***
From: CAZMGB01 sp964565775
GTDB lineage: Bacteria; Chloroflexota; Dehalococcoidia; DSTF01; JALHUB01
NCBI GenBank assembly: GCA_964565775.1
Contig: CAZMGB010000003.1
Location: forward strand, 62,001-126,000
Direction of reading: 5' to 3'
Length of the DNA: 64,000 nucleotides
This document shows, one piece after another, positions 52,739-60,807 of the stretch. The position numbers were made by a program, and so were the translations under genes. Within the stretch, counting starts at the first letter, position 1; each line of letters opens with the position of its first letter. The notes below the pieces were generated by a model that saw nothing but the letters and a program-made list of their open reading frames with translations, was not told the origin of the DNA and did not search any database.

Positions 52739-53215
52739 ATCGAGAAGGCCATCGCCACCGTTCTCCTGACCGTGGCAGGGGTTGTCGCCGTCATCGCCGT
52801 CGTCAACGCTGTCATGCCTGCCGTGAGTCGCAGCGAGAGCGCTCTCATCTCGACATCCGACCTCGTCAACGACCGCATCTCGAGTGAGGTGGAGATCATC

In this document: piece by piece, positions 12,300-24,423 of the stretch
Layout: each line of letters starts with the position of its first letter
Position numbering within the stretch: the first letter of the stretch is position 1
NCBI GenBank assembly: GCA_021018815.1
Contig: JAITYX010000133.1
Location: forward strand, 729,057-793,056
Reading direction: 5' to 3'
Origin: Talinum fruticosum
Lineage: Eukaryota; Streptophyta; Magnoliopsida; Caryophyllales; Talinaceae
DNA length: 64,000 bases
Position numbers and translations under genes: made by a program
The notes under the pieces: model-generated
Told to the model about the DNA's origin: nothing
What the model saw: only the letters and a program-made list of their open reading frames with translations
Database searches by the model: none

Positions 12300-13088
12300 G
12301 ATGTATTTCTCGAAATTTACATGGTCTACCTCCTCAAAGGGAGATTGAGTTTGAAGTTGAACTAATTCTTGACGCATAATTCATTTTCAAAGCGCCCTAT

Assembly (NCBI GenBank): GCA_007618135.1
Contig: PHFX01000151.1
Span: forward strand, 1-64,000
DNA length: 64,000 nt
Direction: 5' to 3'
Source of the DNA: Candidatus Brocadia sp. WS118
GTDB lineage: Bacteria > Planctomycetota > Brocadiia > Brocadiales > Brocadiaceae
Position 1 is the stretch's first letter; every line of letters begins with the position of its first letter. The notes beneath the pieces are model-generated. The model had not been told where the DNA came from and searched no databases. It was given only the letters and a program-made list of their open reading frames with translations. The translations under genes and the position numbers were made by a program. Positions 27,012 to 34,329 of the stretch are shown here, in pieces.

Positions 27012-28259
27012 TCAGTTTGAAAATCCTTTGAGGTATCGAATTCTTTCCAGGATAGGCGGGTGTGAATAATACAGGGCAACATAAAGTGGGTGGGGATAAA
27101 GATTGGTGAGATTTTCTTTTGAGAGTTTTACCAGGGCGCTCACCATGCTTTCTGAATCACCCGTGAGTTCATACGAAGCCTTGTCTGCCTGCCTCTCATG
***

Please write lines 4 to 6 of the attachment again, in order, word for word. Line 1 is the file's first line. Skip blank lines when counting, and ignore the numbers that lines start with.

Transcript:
Contig: CAZMGB010000003.1
Location: forward strand, 62,001-126,000
Direction of reading: 5' to 3'